Edition 1278
19 July 2014
Edition: 1278

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Human yawns 'contagious' to dogs

in News · 28-04-2012 00:00:00 · 0 Comments

Human yawning is contagious to dogs, especially if the human yawning is the dog's owner, a Portuguese researcher has found.

Joana Bessa from the Abel Salazar Institute of Biomedical Sciences of Oporto University began her research by looking at studies that had already been carried out on whether yawning was contagious. These initial studies had diverging results, so she tried to find proof of whether animals could 'catch' human yawns.
With cooperation from Karine Silva and Liliana de Sousa, the scientist achieved "positive results" and concluded that "there was contagion by the dogs but there was also social modelling."
"We tried to replicate the studies to understand if we could find proof that the dogs could catch human yawning, but we also tried to understand whether there was any influence of empathy," Joana Bessa told Lusa News Agency earlier this month.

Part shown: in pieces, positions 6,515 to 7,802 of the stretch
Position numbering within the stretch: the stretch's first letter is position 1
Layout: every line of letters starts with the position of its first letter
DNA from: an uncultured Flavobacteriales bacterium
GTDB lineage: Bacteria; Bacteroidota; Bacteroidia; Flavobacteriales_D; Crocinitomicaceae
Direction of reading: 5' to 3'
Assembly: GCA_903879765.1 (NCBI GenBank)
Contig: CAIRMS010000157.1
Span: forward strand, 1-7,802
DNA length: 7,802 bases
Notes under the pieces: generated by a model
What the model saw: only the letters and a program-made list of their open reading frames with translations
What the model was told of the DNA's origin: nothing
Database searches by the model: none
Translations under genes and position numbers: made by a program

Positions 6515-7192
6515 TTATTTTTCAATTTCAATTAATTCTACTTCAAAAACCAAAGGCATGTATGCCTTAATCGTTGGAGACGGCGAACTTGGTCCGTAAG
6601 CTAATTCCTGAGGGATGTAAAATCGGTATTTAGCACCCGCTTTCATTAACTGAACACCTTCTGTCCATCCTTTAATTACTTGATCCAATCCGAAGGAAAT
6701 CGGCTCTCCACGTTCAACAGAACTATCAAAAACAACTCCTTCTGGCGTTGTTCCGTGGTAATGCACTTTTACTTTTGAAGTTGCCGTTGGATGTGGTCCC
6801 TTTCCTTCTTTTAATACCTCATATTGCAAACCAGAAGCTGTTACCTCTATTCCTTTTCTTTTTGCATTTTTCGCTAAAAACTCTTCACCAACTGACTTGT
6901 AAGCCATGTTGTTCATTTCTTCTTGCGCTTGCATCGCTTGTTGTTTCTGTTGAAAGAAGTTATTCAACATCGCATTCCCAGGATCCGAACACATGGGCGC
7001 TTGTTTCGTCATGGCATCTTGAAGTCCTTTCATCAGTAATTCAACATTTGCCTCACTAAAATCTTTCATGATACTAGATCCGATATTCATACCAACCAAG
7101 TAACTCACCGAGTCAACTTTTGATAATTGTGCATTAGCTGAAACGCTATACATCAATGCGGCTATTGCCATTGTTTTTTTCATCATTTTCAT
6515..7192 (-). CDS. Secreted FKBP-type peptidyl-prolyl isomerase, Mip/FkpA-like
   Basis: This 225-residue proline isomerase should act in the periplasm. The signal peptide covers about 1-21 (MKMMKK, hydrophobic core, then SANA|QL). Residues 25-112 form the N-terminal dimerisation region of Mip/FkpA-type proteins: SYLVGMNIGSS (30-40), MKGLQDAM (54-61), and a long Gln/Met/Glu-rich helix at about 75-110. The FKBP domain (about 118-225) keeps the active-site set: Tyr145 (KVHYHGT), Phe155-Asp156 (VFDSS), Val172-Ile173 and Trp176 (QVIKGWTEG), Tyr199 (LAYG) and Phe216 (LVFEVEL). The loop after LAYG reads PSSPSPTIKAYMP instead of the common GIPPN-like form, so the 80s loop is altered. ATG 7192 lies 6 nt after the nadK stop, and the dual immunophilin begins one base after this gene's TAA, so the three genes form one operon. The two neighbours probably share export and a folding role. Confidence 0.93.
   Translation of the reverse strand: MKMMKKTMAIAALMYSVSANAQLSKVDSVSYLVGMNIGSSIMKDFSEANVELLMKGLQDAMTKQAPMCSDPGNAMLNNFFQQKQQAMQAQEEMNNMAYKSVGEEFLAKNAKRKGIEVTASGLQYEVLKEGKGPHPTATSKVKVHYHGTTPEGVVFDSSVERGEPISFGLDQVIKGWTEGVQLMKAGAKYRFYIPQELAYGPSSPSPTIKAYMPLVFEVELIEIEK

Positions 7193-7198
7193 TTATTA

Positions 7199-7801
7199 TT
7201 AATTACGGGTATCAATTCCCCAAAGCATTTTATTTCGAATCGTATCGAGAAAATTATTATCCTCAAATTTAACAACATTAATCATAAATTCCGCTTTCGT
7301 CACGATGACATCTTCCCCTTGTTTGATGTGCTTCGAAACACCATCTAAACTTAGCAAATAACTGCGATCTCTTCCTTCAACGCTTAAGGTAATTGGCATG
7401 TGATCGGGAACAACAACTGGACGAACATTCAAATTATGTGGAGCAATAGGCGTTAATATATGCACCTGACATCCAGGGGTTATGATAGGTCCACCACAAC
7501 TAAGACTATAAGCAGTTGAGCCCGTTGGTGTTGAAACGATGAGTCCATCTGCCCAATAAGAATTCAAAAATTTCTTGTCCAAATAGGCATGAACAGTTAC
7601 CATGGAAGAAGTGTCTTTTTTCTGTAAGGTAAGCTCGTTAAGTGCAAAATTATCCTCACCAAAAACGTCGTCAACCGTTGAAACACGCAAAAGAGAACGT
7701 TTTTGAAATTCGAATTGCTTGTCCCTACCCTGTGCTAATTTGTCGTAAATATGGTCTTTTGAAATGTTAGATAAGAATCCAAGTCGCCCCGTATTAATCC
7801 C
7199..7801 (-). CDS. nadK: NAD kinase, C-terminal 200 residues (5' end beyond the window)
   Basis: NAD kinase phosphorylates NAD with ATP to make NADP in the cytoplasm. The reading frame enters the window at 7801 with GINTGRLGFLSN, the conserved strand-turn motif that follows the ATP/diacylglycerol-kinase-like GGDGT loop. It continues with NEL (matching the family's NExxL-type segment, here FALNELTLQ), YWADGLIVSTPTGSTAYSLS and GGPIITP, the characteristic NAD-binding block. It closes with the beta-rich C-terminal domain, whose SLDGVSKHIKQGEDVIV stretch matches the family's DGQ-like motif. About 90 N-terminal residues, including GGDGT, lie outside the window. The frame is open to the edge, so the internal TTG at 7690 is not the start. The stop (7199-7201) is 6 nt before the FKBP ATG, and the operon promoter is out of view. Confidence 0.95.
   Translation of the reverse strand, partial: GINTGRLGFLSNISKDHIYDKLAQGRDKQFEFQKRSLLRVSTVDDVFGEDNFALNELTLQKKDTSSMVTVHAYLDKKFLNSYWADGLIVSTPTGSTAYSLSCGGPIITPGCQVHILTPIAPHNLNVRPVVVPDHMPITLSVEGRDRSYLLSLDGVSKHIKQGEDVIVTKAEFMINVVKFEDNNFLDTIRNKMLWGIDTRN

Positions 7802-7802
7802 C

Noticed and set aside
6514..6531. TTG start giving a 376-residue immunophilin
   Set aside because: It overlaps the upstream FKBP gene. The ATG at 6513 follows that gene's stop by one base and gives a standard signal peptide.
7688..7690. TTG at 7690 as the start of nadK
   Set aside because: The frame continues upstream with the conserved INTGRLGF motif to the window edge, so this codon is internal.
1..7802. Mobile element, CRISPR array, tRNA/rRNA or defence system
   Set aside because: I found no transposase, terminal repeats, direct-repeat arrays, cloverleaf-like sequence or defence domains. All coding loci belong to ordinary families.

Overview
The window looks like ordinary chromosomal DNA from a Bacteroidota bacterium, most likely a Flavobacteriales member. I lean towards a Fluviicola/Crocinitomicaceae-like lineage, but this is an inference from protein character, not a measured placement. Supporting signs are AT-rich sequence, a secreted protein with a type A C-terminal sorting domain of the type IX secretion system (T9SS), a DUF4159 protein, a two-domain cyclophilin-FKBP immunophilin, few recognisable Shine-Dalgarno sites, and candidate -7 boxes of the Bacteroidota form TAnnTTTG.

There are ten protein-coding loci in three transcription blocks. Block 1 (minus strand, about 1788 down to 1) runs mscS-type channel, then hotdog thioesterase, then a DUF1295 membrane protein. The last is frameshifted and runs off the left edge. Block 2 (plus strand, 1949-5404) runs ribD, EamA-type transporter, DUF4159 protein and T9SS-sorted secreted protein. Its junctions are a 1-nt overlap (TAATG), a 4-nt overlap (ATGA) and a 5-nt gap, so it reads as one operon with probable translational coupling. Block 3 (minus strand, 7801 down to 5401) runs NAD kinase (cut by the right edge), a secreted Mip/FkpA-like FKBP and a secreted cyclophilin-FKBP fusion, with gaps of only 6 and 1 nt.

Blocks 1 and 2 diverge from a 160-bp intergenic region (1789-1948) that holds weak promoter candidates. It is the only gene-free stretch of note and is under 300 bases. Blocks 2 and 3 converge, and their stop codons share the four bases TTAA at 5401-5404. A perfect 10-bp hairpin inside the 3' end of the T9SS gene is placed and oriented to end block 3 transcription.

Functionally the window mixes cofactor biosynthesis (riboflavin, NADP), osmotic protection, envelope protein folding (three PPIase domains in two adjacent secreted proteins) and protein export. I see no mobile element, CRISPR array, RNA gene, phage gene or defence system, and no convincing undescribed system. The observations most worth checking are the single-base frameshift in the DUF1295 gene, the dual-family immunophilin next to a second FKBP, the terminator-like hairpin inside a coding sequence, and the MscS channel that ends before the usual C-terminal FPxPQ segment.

"The dogs yawned more when they heard humans they knew yawning, like their owners, as opposed to people they didn't know, and the possibility that dogs could have some empathy with humans came about," she said.
A total of 29 dogs took part in the study and were exposed to the sounds of human yawns. The option to avoid visual contact was aimed at removing the possibility that the yawning could have been the imitation of what they saw humans doing.
The dogs heard the sounds of different people yawning, including their owners and people they didn't know, as well as an artificial control sound in different sessions each carried out seven days apart.
According to the researcher, future studies could determine a dog's personality or the existence of empathy with humans, which could make it possible to choose animals that are more adapted to certain situations, such as guide dogs.
Dogs and horses are in some cases used for the therapy of disabled children and adults.
Joana Bessa added that if it were proven that empathy is related with the contagion of yawning, that information "could be applied to various species."
The researchers work is to be published in the Animal Cognition magazine after being presented at the 9th National Ethology Congress in Lisbon this month.

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Edition 1278
19 July 2014
Edition: 1278

Read this week's issue online exactly as it appears in print.

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